But something really extraordinary happened as we all sat down before our scattered screens for worship. Jim Hamilton read the call to worship from a book of devotion by Charles Haddon Spurgeon, published in 1893.1 Below is the entry for March 15, and the words are nearly incredible:

MARCH 15

Therefore say, “Thus says the Lord GOD: Though I removed them far off among the nations, and though I scattered them among the countries, yet I have been a sanctuary to them for a while in the countries where they have gone.”

Ezekiel 11:16

Banished from the public means of grace, we are not removed from the grace behind the means of grace. The Lord who places his people where they feel like exiles will himself be with them. He will be to them all that they could have had at home in the place of their sacred assemblies. Take this promise as your own if you are called to wander!

God is to his people a place of refuge. They find sanctuary with him from every adversary. He is their place of worship too. He is with them as he was with Jacob when he slept in the open field and woke, saying, “Surely the LORD is in this place” (Gen. 28:16). To them he will also be a sanctuary of peace, like the Most Holy Place, which was the noiseless abode of the Eternal. They will be kept from fear of evil.

God himself, in Christ Jesus, is the sanctuary of mercy. The ark of the covenant is the Lord Jesus, and Aaron’s rod, the pot of manna, the tables of the law are in Christ our sanctuary. In God we find the shrine of holiness and of communion. What more do we need?

Oh, Lord, fulfill this promise and always be to us like a little sanctuary!

In a book published 127 years ago, this was the entry for March 15. What a smiling providence. What an evidence of the Lord’s care for his people in a time of turmoil and trouble. He promises never to leave us or forsake us (Deut. 31:6; Heb. 13:5), and he proved it again this morning.

—————

1 Spurgeon’s devotional The Cheque Book of the Bank of Faith was published in 1893 in America, but Crossway published an updated edition just last year. The text above is from the 2019 edition.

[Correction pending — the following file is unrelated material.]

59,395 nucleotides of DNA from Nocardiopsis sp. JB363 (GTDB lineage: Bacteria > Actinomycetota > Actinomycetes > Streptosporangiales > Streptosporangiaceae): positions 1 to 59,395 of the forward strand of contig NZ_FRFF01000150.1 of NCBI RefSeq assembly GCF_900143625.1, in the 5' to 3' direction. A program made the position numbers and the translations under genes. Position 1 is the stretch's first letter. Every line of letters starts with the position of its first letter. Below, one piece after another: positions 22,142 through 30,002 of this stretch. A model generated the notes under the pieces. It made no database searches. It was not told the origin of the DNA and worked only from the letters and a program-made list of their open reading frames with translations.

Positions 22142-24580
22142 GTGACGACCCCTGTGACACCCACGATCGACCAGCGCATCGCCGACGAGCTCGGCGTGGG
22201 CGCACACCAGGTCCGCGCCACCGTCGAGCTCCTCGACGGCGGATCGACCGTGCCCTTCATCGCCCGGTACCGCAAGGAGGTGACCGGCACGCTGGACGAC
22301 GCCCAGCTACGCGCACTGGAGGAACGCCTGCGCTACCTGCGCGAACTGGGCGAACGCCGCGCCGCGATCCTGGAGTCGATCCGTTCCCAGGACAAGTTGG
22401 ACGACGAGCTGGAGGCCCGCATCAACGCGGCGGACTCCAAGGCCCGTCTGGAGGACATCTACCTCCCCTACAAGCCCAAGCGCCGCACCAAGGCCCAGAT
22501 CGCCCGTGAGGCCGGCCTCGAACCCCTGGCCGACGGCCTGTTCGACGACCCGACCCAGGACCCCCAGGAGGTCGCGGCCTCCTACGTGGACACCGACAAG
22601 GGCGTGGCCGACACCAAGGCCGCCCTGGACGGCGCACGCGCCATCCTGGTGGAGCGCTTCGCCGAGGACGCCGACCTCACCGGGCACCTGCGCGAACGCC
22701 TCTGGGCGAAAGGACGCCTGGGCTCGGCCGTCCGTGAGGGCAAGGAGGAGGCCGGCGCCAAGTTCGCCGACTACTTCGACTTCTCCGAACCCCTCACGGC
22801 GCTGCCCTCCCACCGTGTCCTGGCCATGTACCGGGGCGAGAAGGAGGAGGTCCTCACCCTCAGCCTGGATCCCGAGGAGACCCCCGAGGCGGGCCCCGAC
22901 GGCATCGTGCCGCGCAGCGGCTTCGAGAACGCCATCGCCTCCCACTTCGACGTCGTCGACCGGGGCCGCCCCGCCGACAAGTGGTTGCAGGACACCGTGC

March 13

Written by Bill Grandi on March 13th, 2020

Sometimes I just don’t like the Bible. Sometimes I just don’t like the Holy Spirit. Now…hang on! Don’t leave me just yet thinking “I can’t listen to that heresy or heretic anymore.” I have an explanation.

This past week I sinned.  A surprise I know. 🙂  But it’s true. I passed along to someone something I’d heard. It’s called gossip if you want to put a handle on it. I had been told something that I had not verified and I told someone else.  And I passed it along as though it were fact.

And here is why I said what I did at the beginning of this devotion: CONVICTION.  The conviction of the Holy Spirit. The conviction of God’s Word. Neither would leave me alone.  Even after I found out it was partially/mostly true,  I knew what I did was wrong. And it put the other person on the spot. Yesterday I did the only thing I could do (at least in my heart): I called and apologized for gossiping and putting him on the spot. No accolades please of “good for you.” I would not have had to even do that nor would it have been an issue if I had kept my blasted mouth shut to start with.

What prompted this devotion? How about when I read this verse this morning: “Whoever guards his mouth preserves his life; he who opens wide his lips comes to ruin.” (Pr.13:3) Need I say more?

“Father, help me to keep my mouth shut when it doesn’t need to be opened. Help me to guard my mouth and lips.”

 

March 12

Written by Bill Grandi on March 12th, 2020

In golf they call it a “Mulligan.” If you don’t know golf, think free do-over. The shot was so bad you take a “mulligan.” You forego that shot and wherever it ended up, and take another-a free shot. It’s considered free because the other doesn’t count.  (I bet pros wish they could do that occasionally). When I played golf, I was so bad because I played so infrequently, that they should have named the course after me and called it Mulligans.

In all seriousness though, we all have moments in our past we wish we could do over. Regret. Shame. Sin. Pattern. Lost temper. Angry words. Second lingering glance.  I wish I could do over the time I saw my first Playboy at the age of 8. Seeds were embedded I knew not of. How many time have you heard or read of embezzlers who said, “I wish I’d never take that first dollar”?